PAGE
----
I also just genuinely want to share my love of fashion, of getting dressed, of finding joy and strength in personal style. I never get tired of designing new things, of discovering, and creating, and it's incredibly gratifying when others want the same things I do. And feel great in them. 
Can you describe your thought process when creating each piece of clothing?
Heather: It happens in so many different ways. Sometimes I find a fabric I love and have to try to figure out what it wants to be. I do a lot of visualizing, draping fabrics on myself, on a mannequin. Sometimes I'm trying to update a design that sold well, experimenting with different fabrications, colors, changing details. I am really my own muse and try things on all the time, I cut things up, play with shapes and volumes on myself, adding and subtracting details. My husband is an artist and gets paint all over all of his shirts....so we recycle them and I cut them up, saving collars, cuffs, plackets, etc to play with.
I also really try to be sensitive to seasonality of style and fabric. I love things that can be worn more than one season. I like classics with a twist. I like to feel like a boss in what I'm wearing so I look for that feeling when I'm making things. Versatility is key. A lot of what I design can easily adapted to dressing up or down. 
What specifically do you love about vintage clothing? Why is it so inspiring?
Heather:  I love nostalgia and have always enjoyed looking back for design inspiration. There are so many interesting details to be found on vintage pieces, things we often don't do today because of cost or just a sort of homogenization of style. There's such great material to mine from every decade. I have a pretty decent archive of research built up over the past 25 years. I used to spend a few days every season at the library at FIT combing through the old Vogue and Harper's Bazaar issues (from 1930 onward) and also the now-online-only Picture Library at the NY Public Library. Now I try to make the NYC Vintage Show at the Metropolitan a couple times a year. Last few times, I picked up super-inspiring vintage French workwear. Which inspired my overalls, among other things.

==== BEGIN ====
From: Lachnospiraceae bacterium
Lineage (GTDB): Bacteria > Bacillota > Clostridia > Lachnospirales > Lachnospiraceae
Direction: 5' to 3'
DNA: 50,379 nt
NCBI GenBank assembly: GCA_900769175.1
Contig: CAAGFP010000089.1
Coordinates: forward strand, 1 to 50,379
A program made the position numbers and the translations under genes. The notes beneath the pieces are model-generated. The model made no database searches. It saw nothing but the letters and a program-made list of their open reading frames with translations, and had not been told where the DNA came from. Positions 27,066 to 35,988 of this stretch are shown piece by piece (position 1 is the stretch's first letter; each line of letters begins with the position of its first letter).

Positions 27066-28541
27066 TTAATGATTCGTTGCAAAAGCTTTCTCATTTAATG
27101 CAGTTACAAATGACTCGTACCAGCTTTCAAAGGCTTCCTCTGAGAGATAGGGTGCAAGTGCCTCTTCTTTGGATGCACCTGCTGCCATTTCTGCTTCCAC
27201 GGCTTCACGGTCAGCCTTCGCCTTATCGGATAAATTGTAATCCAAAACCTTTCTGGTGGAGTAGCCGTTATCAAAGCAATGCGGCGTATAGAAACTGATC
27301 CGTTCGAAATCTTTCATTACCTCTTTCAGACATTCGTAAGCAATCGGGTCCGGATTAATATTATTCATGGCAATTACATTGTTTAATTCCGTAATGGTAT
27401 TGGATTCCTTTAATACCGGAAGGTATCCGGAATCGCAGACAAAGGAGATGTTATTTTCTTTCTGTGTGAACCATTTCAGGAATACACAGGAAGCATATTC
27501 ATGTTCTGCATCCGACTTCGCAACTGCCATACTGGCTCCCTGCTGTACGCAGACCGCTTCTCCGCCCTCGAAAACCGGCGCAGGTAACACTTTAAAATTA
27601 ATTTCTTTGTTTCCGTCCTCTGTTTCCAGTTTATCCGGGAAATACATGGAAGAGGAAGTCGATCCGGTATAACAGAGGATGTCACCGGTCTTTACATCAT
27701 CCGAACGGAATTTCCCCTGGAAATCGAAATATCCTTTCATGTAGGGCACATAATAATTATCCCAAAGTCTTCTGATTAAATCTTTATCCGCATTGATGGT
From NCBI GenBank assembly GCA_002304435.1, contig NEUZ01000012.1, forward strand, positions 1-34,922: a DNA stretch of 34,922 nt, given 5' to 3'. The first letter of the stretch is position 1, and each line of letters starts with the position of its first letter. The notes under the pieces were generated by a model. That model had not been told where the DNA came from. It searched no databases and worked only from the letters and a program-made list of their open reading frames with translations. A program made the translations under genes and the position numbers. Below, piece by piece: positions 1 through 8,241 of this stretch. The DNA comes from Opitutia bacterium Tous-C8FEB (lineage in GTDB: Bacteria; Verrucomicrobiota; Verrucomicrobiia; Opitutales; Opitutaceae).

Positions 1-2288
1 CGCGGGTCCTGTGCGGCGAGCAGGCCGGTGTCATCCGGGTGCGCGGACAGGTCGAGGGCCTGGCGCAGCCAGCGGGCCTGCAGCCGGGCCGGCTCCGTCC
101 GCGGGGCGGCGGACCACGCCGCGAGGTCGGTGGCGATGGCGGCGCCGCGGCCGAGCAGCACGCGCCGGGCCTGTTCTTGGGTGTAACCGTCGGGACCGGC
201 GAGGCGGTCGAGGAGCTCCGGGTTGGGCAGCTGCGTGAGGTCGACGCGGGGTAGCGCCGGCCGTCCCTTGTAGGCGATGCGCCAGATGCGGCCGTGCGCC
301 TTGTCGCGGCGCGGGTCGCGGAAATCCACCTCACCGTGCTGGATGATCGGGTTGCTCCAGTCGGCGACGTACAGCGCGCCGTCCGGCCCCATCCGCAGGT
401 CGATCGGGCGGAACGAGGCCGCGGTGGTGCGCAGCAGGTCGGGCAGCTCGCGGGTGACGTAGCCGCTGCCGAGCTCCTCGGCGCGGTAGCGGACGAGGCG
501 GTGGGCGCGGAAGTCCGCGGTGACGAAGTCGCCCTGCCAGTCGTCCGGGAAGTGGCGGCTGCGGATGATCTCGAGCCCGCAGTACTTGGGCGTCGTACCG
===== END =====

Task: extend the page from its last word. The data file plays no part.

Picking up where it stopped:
We see you reference the"FIGHT" image on your branding. How does it resonate with your overall brand ethos?
Heather: The FIGHT image is a painting I commissioned my husband, artist Ricky Mujica, to do, inspired by a photograph of a 1935 Garment Workers strike in Chicago. These were women fighting for fair wages for themselves. After participating in the 2017 Women's March in NYC, I became very interested in women's rights. and suffrage memorabilia. I started collecting images of the women who've fought for our rights over the past century, reading their stories. Getting inspired by the way they sometimes used fashion as part of their resistance strategy. I became obsessed with protest signs past and present. The signs, to me, represent the importance and the power of using our voices to make change. 
 
For me, this FIGHT image is also a personal motivator. The original painting sits on my desk, I look these women in the eye every day, and am reminded to fight for my dreams, to forge ahead in my own endeavors as well as in the continued fight for equal rights for women. And my hope is that the image inspires a sort of sisterhood.